Changing Your Domain Name – A Checklist

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There comes a stage over the course of time in running a website that you consider a rebrand. Whilst going through a rebrand costs a lot of time and a lot of money, one of the most fundamental elements of such a process is the change of a domain name.

Changing your domain name should not be taken lightly. It’s perfectly easy to do a semi-rebrand by changing your logo or colour scheme without changing your domain name entirely but if you want to go for the whole hog then unfortunately a domain name change is inevitable. I should point out that it’s not all doom and gloom. Changing to a better domain name can have a hugely positive affect on your business and if you do it right there is really not too much that can go wrong.

This article is not going to be a bulletpoint list of what you need to do to change a domain name properly. It’s more going to be a list of things to consider should a rebrand or domain change be on the horizon.

Why Rebrand?

There are numerous reasons people choose to rebrand their business/website or both. New domain name extensions are frequently becoming available. People expand to include other products and services and some just fancy a change. Rebranding is not always a positive thing but most of the time it is – if you get it right.

Backlinks Are Important

One thing that is important that people often overlook are backlinks. By backlinks I mean links back to your website. You may have bought these, you may have earned them, either way if you change your domain name they will either need updating or you’ll need to redirect your domain.

backlinks

If you have acheieved a lofty search engine ranking and you’re gaining traffic, the chances are that links back to your website will be causing this. I’m not talking about people clicking those links and arriving at your site. I’m talking about the likes of Google rewarding you with high positions because of your backlink profile.

You can make sure that all your links still count by using redirects as we’ll touch on below.

Setting Up Redirects

Redirects are the quickest and easiest way to divert traffic from one domain name to another. The most common way of doing this is by using an .htaccess file. This file works with Apache, the worlds most popular web server which is run by most of the web hosting firms you’ll find online. There is a great tutorial which can be found here on doing a htaccess redirect.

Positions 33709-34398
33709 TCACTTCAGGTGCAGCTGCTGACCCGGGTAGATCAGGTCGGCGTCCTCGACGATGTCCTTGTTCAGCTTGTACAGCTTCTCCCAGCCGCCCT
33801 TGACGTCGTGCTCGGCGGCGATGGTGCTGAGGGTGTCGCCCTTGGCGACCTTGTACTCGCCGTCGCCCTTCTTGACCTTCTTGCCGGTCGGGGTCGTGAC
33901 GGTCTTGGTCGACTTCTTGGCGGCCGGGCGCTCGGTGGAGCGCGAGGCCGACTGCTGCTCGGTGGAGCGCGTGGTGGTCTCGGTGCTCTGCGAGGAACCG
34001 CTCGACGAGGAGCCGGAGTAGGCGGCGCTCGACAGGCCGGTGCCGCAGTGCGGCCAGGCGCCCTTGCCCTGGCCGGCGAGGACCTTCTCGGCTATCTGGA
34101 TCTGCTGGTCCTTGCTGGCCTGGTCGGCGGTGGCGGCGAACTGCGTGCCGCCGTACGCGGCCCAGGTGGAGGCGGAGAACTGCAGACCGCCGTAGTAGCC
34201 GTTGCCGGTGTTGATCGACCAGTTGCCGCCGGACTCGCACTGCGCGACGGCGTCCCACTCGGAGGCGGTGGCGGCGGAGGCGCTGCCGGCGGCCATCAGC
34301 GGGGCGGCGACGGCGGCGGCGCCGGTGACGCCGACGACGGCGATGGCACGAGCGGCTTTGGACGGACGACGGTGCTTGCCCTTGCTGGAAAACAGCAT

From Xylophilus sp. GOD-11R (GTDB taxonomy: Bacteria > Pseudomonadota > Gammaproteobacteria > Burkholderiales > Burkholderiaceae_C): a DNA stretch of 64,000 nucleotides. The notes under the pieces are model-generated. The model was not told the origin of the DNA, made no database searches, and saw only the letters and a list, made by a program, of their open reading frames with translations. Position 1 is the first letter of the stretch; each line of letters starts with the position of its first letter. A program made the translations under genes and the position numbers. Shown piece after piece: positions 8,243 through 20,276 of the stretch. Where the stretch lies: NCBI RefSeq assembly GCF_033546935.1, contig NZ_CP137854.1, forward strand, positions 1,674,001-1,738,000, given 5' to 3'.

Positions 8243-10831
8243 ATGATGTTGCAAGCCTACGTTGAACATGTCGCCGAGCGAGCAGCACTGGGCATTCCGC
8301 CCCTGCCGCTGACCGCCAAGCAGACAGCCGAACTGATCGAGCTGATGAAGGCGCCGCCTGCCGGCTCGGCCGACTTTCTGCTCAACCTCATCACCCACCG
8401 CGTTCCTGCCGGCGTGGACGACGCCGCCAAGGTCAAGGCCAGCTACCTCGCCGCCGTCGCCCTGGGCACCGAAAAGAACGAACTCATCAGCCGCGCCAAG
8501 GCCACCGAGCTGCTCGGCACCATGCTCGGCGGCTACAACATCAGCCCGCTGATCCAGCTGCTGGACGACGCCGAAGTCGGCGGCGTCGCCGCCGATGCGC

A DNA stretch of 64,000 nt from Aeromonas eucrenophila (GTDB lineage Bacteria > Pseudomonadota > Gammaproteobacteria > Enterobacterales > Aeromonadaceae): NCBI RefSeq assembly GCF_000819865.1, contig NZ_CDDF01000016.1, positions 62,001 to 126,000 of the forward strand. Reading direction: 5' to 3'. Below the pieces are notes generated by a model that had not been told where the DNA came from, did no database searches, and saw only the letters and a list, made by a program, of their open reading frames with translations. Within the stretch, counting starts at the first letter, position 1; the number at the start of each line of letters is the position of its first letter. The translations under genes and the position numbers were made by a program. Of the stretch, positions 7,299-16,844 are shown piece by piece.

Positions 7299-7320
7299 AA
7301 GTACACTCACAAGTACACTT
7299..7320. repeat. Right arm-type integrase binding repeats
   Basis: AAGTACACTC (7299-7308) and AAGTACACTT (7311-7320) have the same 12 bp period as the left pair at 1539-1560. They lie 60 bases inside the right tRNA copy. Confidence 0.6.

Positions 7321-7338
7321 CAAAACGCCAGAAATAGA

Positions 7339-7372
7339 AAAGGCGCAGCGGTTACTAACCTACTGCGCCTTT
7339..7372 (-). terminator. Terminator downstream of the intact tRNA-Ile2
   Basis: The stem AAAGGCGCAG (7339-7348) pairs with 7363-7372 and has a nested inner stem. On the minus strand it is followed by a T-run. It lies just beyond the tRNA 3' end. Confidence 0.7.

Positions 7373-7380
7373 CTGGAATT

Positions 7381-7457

Redirects

The most common type of htaccess redirect is the 301 redirect which will send any visitor accessing olddomain.com to newdomain.com seemlessly. This will also pass on the weight associated with your backlinks too so you won’t lose any ground in the search engines etc.

The 301 direct is just one of hundreds of potential redirect options. You can even redirect specific pages or folders etc.

E-Mail Forwarding

You need to consider that your old customers will have your old e-mail addresses stored. The ones associated with your old domain name. Repeat business is very important and customer retention should be at the top of your priority list. You want your old customers to be able to get in touch with you, for whatever reason, so you should always make sure that your old e-mail address remains active.

E-Mail Forwarding

You can do this by setting up an e-mail forwarded. This, for example would redirect all incoming e-mail from info@olddomain.com to info@newdomain.com seemlessly. You can then tell your customer of your new brand and so on.

Don’t Forget Your Socials

You should also make a note of updating your social network accounts (Twitter/Facebook etc). It might seem obvious that you need to change these to reflect your new company name. But you should also make sure that you update the associated e-mail address with your accounts. You might not need this later but if you ever forget your password, you’re going to need it in order to reset.

Social network accounts

You also need to consider that your old domain name that had an associated e-mail might get snapped up by someone else when it drops because of expiry. If someone else registered your domain and you had info@yourdomain.com registered for your Twitter account, someone could reset your password on your behalf and lock you out of your account. They could also pose as you and potentially steal business. So it’s something to consider.

Conclusion

If you follow the above then not too much can go wrong in the scheme of things. Sure there are other things to consider such as actually telling people you’ve changed your domain name! But that’s something you’ll need to handle for yourselves unfortunately.

Rebranding can be a quick and relatively easy way to give your business a much needed shot in the arm but it can also be your downfall if you don’t do it right.

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